We are delighted to announce a new appointment to the Turquoise team. With experience across ESG, emerging technologies and clean infrastructure development, Charlie Ramsden joined us this autumn as investment associate.
What has been the most significant technological development of recent years?
The widespread penetration of artificial intelligence, driven by fast advances in machine learning. We already enjoy the benefits of simple AI in everyday life, examples of which include Siri and Alexa. As with all new technologies, some elements of AI are over-hyped but there are promising areas that may help solve more complex issues in the future. This includes driving autonomous vehicles or designing smarter energy systems.
What has been the most influential legislative change in that time?
Net Zero. In 2019, the UK became the first major economy in the world to legislate for net zero emissions. It is a totally necessary commitment. The legislation creates a legally binding target for the UK to reduce greenhouse gas emissions by at least 100%, relative to 1990 levels, by 2050. As it stands, the UK is currently not on track to reach this target, which means that growth of the low-carbon economy will need to accelerate quickly to meet future objectives.
Getting to net zero will require extensive change and new and sustained policy intervention across the economy. Energy will be a foundation, but the majority of emissions now come from other sectors. Some areas will be hard to decarbonise, so this will require negative emissions, in the form of carbon capture and offset, to compensate.
How has the perception of energy, environment and efficiency evolved in your view in recent years? What do you envisage for the future of the sector?
As a core theme, it has become more prominent. In part, this is driven by interest in ESG, but is also reflective of wider structural trends. Post COVID-19, two key factors may come into play. Firstly, the direction of economic recovery may stimulate clean growth and accelerate the transition to a lower carbon economy. Secondly, investors may seek exposure to asset classes uncorrelated to real estate and stock market cycles. Turquoise is well placed to help investors and/or companies take advantage of the opportunities presented.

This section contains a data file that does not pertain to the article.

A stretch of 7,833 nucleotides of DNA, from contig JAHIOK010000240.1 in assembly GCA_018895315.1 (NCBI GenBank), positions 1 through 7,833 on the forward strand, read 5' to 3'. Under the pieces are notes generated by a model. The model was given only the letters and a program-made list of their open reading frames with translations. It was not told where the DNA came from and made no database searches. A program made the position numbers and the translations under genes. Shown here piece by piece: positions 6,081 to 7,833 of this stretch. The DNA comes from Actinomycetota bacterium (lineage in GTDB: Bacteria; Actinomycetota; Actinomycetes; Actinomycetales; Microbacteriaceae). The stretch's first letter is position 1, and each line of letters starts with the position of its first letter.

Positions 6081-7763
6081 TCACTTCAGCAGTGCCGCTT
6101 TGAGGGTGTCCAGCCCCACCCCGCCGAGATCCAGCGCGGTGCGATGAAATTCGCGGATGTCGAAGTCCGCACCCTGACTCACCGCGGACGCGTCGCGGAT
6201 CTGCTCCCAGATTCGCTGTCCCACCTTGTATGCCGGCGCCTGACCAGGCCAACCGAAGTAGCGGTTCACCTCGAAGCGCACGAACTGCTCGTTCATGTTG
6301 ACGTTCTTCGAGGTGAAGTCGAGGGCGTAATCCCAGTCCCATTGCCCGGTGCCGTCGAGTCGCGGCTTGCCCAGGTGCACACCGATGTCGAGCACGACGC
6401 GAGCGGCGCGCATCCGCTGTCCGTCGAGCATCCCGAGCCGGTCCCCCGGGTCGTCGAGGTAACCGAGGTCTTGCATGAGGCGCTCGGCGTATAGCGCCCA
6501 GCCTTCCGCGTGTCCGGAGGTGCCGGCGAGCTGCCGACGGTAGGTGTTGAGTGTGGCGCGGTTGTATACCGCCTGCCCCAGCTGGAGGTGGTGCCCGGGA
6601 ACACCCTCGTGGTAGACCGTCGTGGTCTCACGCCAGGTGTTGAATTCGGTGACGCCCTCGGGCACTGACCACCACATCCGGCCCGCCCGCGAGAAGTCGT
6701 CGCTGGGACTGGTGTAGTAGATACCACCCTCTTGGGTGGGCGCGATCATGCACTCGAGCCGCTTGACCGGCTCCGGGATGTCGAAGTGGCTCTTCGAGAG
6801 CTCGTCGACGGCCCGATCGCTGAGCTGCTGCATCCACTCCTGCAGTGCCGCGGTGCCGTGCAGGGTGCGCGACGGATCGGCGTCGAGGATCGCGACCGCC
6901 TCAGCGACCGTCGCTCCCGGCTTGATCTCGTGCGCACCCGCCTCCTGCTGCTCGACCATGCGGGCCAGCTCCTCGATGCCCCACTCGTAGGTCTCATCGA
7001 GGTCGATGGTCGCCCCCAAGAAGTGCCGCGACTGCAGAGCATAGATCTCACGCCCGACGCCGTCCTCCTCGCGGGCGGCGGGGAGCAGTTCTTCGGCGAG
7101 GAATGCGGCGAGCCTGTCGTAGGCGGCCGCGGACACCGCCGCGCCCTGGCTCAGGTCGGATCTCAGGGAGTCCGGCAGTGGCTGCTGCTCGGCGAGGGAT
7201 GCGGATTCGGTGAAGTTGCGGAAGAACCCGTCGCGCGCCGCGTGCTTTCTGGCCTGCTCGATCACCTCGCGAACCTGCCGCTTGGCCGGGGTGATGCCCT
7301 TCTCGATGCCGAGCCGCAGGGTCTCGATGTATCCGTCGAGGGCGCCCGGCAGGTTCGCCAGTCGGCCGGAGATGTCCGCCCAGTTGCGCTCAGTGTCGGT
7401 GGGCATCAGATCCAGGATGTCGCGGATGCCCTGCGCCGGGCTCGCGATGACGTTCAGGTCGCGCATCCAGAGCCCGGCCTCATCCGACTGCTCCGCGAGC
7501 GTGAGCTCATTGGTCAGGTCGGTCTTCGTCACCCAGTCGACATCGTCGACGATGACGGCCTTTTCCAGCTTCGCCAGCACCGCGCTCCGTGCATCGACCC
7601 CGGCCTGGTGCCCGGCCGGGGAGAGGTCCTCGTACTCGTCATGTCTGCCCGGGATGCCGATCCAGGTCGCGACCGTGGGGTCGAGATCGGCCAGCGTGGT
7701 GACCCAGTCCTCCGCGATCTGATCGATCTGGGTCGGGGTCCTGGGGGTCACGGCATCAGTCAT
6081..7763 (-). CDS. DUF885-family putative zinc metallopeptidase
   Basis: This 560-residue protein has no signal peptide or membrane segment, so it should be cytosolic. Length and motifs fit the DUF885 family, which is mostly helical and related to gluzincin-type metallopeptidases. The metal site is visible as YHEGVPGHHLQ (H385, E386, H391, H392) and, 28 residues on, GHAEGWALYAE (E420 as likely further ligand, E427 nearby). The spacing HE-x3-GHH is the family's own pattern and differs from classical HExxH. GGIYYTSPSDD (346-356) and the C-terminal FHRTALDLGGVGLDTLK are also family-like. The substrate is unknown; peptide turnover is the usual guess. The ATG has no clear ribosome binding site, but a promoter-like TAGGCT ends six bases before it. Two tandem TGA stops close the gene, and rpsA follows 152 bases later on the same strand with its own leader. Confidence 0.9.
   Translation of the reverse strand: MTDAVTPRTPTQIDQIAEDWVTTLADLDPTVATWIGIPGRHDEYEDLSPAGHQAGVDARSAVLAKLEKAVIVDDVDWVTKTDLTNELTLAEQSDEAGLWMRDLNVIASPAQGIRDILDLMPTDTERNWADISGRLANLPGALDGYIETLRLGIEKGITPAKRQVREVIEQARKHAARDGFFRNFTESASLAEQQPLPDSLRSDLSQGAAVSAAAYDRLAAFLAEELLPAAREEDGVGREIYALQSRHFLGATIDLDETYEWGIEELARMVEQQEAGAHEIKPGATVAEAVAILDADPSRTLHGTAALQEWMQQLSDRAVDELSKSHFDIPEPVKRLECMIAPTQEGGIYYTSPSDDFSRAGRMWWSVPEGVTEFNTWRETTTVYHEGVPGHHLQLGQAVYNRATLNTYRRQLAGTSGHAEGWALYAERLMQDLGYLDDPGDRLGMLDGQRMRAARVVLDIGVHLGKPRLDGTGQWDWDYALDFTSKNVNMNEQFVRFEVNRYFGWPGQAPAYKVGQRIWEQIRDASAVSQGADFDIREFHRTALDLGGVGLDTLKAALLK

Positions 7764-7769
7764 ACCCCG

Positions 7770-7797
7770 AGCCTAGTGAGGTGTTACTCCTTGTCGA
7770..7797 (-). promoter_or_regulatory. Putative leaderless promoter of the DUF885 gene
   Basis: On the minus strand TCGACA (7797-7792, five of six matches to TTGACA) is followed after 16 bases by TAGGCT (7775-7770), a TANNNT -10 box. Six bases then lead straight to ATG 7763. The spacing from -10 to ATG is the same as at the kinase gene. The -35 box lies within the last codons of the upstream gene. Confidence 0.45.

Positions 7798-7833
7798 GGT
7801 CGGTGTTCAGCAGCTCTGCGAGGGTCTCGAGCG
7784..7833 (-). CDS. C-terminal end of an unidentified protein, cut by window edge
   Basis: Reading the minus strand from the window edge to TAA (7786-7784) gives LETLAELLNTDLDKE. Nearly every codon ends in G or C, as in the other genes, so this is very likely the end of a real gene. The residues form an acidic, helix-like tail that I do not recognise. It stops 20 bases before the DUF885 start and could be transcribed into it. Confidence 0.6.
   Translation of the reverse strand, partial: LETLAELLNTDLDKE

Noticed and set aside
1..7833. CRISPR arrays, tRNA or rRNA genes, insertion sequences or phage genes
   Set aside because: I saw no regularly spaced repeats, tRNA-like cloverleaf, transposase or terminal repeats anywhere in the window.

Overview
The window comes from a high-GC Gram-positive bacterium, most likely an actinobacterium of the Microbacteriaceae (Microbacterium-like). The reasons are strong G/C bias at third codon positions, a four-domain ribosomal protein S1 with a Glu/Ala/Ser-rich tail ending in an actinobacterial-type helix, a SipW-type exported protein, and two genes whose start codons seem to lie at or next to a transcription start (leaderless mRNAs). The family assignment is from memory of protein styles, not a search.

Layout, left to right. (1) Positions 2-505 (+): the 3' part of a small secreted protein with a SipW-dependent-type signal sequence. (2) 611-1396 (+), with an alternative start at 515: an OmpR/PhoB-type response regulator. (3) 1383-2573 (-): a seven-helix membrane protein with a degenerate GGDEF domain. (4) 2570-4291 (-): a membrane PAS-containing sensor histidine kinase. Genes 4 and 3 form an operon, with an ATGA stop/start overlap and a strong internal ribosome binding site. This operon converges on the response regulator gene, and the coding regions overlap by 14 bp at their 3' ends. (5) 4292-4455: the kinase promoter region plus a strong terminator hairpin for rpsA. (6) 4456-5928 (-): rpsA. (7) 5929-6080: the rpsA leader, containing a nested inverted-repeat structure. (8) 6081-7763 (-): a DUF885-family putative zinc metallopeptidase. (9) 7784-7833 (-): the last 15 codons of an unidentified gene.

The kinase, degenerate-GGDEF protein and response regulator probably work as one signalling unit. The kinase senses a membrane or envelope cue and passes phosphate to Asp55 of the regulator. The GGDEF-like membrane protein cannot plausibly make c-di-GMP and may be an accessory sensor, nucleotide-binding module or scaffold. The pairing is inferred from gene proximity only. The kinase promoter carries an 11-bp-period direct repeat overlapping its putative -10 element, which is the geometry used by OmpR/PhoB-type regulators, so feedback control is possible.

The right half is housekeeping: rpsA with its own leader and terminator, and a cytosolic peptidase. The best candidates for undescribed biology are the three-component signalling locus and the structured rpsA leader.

From an investment point of view, what do you see as the key challenges for emerging technologies? What is needed to overcome these in the coming decades?
Implementing new technologies is disruptive, particularly in incumbent sectors such as energy and transport. It is also costly in time as well as money. This means that any new technology needs to be measurably better than previous solutions and offer a return on investment.
What’s needed? Clear government strategy, corporate & consumer buy-in and financial incentives to support early investors.
From a global point of view, what impact (if any) do you think political change has had on the energy, environment and efficiency sectors? How do you think this will change?
Whereas ten years ago there was arguably more of an international consensus around the threat of climate change, subsequent changes in administrations in countries such as the US and Brazil have produced less supportive policies. From a global standpoint, whilst overall sentiment remains positive, progress has slowed and been replaced by headline-grabbing political stories, government rhetoric followed up with little action and weak responses to global environmental disasters. However, European countries continue to lead on climate action and there is hope that China will deliver on its stated commitments.
Describe your career journey in less than 240 characters
I left the University of Exeter with a BSc in Biological Sciences in 2016, after which I was offered an internship followed by a permanent position in the Infrastructure team at The Ingenious Group. After four years at Ingenious, I am joining Turquoise this autumn with great excitement.
What’s been your biggest business challenge?
Developing a national portfolio of bio-CNG refuelling stations. Natural gas is an alternative fuel for freight transport that offers vehicle operators significant economic and environmental benefits.
What is your proudest business moment?
Supporting the growth and development of cleaner infrastructure in the UK.
Who would you like to have dinner with – and why?
Al Gore. I was fortunate enough to see him present An Inconvenient Truth at the Hay Festival in 2006. He put the climate crisis on the map for me as a school student and it has been the source of much personal interest and motivation since.